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Military Santa tracker live despite US government shutdown

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Washington - The US government shutdown may have dimmed Washington's National Christmas Tree but never fear, Santa Claus is still comin' to town -- and the military is still tracking his path.

Just as it has since the 1950s the Canadian and American defence agency

NORAD eased the fears of good little boys and girls concerned the tracker might be down, after US lawmakers failed to agree on a budget, triggering a partial shutdown of federal services, including the maintenance of the Christmas tree outside the White House.

"In the event of a government shutdown, NORAD will continue with its 63-year tradition of NORAD Tracks Santa on Dec. 24," the agency tweeted of the tracker, the Pentagon's largest public outreach program.

"Military personnel who conduct NORAD Tracks Santa are supported by approximately 1,500 volunteers who make the program possible each and every year."

The 3-D, interactive website at showed Santa on his delivery route, allowing users to click and learn more about the various cities along the way.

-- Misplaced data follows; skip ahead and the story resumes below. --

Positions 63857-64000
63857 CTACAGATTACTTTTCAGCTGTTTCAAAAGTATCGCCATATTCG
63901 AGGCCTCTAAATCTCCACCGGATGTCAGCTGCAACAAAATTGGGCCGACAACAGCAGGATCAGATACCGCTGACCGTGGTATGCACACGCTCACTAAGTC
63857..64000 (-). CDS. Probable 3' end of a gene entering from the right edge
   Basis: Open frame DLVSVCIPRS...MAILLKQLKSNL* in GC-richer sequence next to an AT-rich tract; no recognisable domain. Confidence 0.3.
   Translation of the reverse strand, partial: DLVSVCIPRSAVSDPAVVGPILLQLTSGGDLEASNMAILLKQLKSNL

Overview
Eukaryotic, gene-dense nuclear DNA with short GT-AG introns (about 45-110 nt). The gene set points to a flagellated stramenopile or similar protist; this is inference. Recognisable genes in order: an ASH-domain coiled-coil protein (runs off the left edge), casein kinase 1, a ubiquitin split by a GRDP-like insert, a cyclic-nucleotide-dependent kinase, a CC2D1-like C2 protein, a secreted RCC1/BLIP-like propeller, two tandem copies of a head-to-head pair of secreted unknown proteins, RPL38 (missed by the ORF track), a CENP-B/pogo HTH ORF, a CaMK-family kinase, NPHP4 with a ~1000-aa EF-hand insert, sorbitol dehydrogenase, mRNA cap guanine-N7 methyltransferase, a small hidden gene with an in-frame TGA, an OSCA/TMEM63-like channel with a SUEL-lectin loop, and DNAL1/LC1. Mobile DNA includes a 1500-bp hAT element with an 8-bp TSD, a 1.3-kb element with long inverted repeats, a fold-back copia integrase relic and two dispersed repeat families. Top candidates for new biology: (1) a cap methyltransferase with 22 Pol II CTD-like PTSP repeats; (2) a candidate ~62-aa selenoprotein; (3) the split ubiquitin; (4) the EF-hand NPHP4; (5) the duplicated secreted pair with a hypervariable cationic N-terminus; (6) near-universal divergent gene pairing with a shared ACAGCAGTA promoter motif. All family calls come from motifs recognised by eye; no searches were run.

Just before 1500, GMT Father Christmas's reindeer-powered sleigh was headed for Hong Kong, having already delivered more than 1.2 billion gifts.

In addition to tracking St Nick, volunteers donning military garb and Santa hats also respond to tens of thousands of calls and emails from eager children hoping to probe for details including their Christmas wish lists.

The Trumps, who cancelled their holiday trip to Mar a Lago, their residence and club in Florida, in light of the shutdown, were set to take a turn fielding calls from the White House later Monday evening.

The Santa tracker presented by the North American Aerospace Defense Command (NORAD) dates to 1955 when a Colorado newspaper advertisement misprinted a phone number to connect children with Santa and mistakenly

directed them to the military nerve centre hotline.

To avoid disappointing the eager children, NORAD's director of operations at the time, Colonel Harry Shoup, ordered his staff to check the radar to see where Santa might be and update the children on his location.

Decades later volunteers are armed with a 14-page playbook with talking points to respond to queries from excited children.

The Defense Department is able to follow Santa's journey thanks to satellites that pick up heat from lead reindeer Rudolph's bright red nose, which "gives off an infrared signature similar to a missile launch," according to Politico magazine.

And for those kids skeptical of Santa's existence?

"Historical data and more than 60 years of NORAD tracking information lead us to believe Santa Claus is alive and well in the hearts of people throughout the world," the Pentagon's handbook reads.